BOSTON (CBS) – For most of the last half-century, Chet Curtis was a trusted, well-liked source for the news on Boston TV.
Chet passed away on Wednesday at age 74.
But in a way, he is still delivering the news – news you can use, you might say – in the form of his instructive, uplifting life story.
Listen to Jon’s commentary:
As his friend and former co-worker Emily Rooney noted in an interview Thursday, Chet’s mother died soon after he was born, and at age 15 he found his father dead at home, leaving young Chet to be raised by an uncle.
His adult life wasn’t a smooth ride either, with two failed marriages and, at the end, a devastating battle with pancreatic cancer.
But despite those ordeals, Chet Curtis was one of the friendliest, sunniest people you’d ever want to meet.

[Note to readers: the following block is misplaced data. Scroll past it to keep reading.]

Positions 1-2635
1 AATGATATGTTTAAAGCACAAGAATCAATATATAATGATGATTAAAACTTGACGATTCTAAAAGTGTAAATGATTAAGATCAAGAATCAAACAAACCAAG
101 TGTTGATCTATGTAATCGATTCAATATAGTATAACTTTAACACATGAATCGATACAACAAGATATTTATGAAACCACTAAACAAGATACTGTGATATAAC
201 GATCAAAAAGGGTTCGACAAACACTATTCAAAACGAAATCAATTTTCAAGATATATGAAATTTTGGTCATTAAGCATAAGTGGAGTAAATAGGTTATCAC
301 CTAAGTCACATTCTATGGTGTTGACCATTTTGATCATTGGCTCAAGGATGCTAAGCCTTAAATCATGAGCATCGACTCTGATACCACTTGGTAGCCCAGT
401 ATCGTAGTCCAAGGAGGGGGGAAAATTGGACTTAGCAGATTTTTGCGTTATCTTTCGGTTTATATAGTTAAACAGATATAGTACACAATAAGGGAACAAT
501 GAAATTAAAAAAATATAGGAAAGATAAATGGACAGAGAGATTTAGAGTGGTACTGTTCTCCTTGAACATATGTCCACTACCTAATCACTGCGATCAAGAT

His death unleashed an outpouring of fond memories from close friends, casual acquaintances, and folks who only knew him from TV, all of whom were taken with his easy manner, charm and thoughtfulness.
Chet appears to have been a mentor to dozens, if not hundreds of people in the business. As a young reporter who encountered him with more than a little awe, I can attest to his personal warmth and down-to-earth personality.
Touching people in this way is not as easy as it may sound. Pope Francis just gave an interview in which he warned that the internet “can have the effect of isolating us from our neighbors, from those closest to us,” and isn’t that the truth.
At what are sure to be a jam-packed wake and funeral for him next week, Chet Curtis will break his final news story – that if you reach out with warmth and kindness, you can break through that isolation, and be remembered when you’re gone in the way we all would hope to be.
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